In This Issue

In This Issue

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While a substantial literature has established links between pregnancy intendedness, variously defined, and child health outcomes, the connection between a woman’s feelings about a current pregnancy and the outcomes of that pregnancy has received little attention. In this issue of Perspectives on Sexual and Reproductive Health, Susan M. Blake and colleagues report on both pregnancy intentions and happiness, and the relative importance of each in predicting risk factors, in a sample of black women attending prenatal clinics in Washington, DC (see article).

One of the most intriguing findings is that level of happiness about a pregnancy was associated with more psychosocial and behavioral risk factors for poor outcomes than were intentions. For example, women who were unhappy about their pregnancy were more likely than those who were happy to report intimate partner violence or recent depression, risk factors that were not associated with intendedness. The analyses also uncover "a distinct pattern of personal and social factors" that were linked to happiness about pregnancy. Ensuring that women are screened for factors that may affect their feelings about a pregnancy, the authors conclude, would be a "critical step in improving both maternal andinfant health."

Also in This Issue

•Women’s ability to control their fertility depends to a great extent on the quality of services they receive, yet in a review of the literature over the last two decades, Davida Becker and coauthors (see article) identi- fied only 29 studies that have reported on the quality of services in the United States. The investigators find that an important strength of the available research is its tendency to approach quality as a multi- dimensional concept; an important weakness, however, is the lack of consistency in the domains of quality that have been studied. Becker and coauthors propose a conceptual framework and suggest areas of study and methodologies that could "strengthen the literature, so that more can be done to improve family planning services."

•Using statistics from 60 countries around the world in which abortion is broadly legal, Gilda Sedgh and colleagues find that the countries in which the abortion rate decreased between 1996 and 2003 outnumbered those in which it increased (see article). Although the sharpest declines occurred in Eastern Europe and Central Asia, rates in those regions remained among the highest in the world—a legacy of the Soviet era, when abortion was freely available but contraceptive options were limited and in short supply. The highest estimated levels were in Armenia, Azerbaijan and Georgia, where surveys indicate that women will have, on average, three abortions during their reproductive lives.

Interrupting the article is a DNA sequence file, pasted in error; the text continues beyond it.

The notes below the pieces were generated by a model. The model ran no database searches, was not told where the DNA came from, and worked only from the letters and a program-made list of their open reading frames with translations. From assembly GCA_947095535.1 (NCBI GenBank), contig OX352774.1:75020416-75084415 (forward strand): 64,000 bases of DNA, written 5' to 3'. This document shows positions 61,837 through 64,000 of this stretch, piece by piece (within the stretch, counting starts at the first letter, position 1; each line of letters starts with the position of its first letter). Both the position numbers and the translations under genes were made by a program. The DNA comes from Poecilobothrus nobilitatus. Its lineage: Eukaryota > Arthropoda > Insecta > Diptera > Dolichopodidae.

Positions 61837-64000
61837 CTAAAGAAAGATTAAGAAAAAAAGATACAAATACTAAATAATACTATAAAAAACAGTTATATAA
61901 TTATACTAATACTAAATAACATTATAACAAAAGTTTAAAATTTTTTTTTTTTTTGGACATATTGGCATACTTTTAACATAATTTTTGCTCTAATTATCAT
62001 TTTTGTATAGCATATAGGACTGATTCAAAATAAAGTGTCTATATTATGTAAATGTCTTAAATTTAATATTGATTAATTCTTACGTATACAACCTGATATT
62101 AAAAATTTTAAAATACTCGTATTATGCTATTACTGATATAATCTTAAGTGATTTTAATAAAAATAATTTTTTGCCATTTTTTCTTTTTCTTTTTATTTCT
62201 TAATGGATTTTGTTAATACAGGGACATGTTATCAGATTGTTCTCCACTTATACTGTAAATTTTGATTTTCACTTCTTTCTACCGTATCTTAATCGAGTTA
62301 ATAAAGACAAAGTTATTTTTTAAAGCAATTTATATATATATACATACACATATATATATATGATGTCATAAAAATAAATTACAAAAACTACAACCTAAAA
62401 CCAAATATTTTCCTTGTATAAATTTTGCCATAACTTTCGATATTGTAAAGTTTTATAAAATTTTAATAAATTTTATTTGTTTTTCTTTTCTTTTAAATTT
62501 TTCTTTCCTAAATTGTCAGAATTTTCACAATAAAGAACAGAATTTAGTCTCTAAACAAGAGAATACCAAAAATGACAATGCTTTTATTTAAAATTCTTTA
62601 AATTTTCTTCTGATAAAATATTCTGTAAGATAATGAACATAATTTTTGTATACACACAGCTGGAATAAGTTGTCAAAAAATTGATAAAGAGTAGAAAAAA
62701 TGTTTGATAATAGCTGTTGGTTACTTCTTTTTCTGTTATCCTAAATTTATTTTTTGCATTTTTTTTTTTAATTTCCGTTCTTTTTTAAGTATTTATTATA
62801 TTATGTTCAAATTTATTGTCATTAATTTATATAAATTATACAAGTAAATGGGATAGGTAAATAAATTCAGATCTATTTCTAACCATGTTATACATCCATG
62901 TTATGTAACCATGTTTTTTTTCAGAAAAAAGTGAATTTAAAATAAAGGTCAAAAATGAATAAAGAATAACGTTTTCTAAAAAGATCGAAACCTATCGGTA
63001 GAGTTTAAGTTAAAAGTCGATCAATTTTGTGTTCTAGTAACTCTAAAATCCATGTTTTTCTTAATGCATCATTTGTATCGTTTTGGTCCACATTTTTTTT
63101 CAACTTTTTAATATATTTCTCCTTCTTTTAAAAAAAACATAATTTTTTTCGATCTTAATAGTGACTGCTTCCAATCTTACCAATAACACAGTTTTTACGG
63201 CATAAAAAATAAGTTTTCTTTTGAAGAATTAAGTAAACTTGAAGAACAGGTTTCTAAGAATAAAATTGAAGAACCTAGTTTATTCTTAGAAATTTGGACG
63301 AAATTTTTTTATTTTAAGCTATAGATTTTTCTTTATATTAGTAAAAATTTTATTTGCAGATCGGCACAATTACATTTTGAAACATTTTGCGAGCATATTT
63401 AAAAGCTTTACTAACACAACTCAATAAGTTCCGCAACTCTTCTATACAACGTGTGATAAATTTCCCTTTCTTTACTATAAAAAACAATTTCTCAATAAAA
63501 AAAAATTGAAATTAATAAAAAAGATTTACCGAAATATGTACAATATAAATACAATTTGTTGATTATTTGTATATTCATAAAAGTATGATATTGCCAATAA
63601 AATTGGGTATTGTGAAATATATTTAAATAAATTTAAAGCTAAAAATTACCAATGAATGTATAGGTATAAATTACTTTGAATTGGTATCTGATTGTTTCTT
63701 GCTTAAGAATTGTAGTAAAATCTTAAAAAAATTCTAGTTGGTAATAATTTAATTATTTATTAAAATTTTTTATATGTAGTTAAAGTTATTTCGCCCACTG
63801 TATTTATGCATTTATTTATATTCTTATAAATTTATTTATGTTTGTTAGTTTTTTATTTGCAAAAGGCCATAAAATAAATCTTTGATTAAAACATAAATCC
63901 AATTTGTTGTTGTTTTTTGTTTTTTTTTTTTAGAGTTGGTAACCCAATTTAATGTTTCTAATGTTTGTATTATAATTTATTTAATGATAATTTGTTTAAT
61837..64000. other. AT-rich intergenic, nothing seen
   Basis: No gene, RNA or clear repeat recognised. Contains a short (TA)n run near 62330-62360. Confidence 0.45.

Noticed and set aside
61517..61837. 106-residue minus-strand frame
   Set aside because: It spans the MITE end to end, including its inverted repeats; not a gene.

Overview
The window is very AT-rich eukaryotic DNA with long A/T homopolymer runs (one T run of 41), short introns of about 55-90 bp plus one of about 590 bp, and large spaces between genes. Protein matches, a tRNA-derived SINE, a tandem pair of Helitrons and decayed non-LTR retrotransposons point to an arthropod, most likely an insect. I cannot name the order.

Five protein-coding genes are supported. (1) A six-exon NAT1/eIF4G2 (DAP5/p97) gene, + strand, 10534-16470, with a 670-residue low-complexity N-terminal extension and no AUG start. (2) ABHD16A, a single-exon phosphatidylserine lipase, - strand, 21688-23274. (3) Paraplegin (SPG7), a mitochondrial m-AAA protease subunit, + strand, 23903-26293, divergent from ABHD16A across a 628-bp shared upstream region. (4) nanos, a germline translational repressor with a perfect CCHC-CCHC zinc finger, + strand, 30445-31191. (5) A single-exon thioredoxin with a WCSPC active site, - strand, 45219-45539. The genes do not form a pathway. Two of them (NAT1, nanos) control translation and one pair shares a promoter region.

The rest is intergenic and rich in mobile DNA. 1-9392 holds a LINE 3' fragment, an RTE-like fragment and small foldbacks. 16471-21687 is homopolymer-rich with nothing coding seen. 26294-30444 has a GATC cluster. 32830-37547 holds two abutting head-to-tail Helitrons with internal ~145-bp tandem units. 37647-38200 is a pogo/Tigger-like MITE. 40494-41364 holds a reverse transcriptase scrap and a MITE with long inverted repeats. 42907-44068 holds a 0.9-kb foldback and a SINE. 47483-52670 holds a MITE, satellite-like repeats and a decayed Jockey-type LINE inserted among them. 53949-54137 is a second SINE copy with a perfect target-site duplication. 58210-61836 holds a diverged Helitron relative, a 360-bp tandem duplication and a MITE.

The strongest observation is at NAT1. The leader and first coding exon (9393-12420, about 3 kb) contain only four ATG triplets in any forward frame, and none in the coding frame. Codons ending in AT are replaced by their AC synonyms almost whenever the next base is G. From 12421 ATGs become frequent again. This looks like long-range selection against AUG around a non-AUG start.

•Women who have no health insurance are 30% less likely than those with any coverage, private or public, to be using prescription contraceptives, Kelly R. Culwell and Joe Feinglass report (see article). Their analyses, based on data from the 2002 Behavioral Risk Factor Surveillance System, reveal that insurance is associated with use of the most effective methods even among subgroups of women who are relatively unlikely to use these methods. Culwell and Feinglass acknowledge that not all women wish to use prescription contraceptives, but they argue that "it is important that all women, regardless of insurance status, have equal access to a wide variety of contraceptive options."

•Overcoming the limitations of earlier studies, which generally have focused only on men or on one ethnic group, Hyeouk Chris Hahm and coauthors have used data from Wave 3 of the National Longitudinal Study of Adolescent Health to study predictors of STDs among a nationally representative sample of Asian and Pacific Islander young adults (see article). They find that women are considerably more likely than men ever to have had an STD, and the disparity exceeds that documented in ethnically diverse samples. They also find that Indian Americans have elevated odds of having had an STD. The findings underscore the importance both of studying the particular needs of the rapidly growing Asian and Pacific Islander population and of recognizing that those needs may differ among subgroups of that population.

•The ways in which positive aspects of sexual experience contribute to women’s sexual and reproductive health are little understood, according to a Comment by Jenny Higgins and Jennifer Hirsch (see article). This "pleasure deficit" affects not only women’s use of condoms, but also their use of other methods. The authors note that few systematic reviews have examined how contraceptive methods affect women’s sexual desire, pleasure, lubrication and ability to achieve orgasm, and further, how such effects shape women’s adoption and continuation of methods and their consistency of use. In sum, they say, researchers and program developers need to work from the assumption that the way sex feels matters to women, and that recognizing and addressing this aspect of women’s lives will positively affect their risk behaviors— and, more broadly, their sexual health and well-being. —The Editors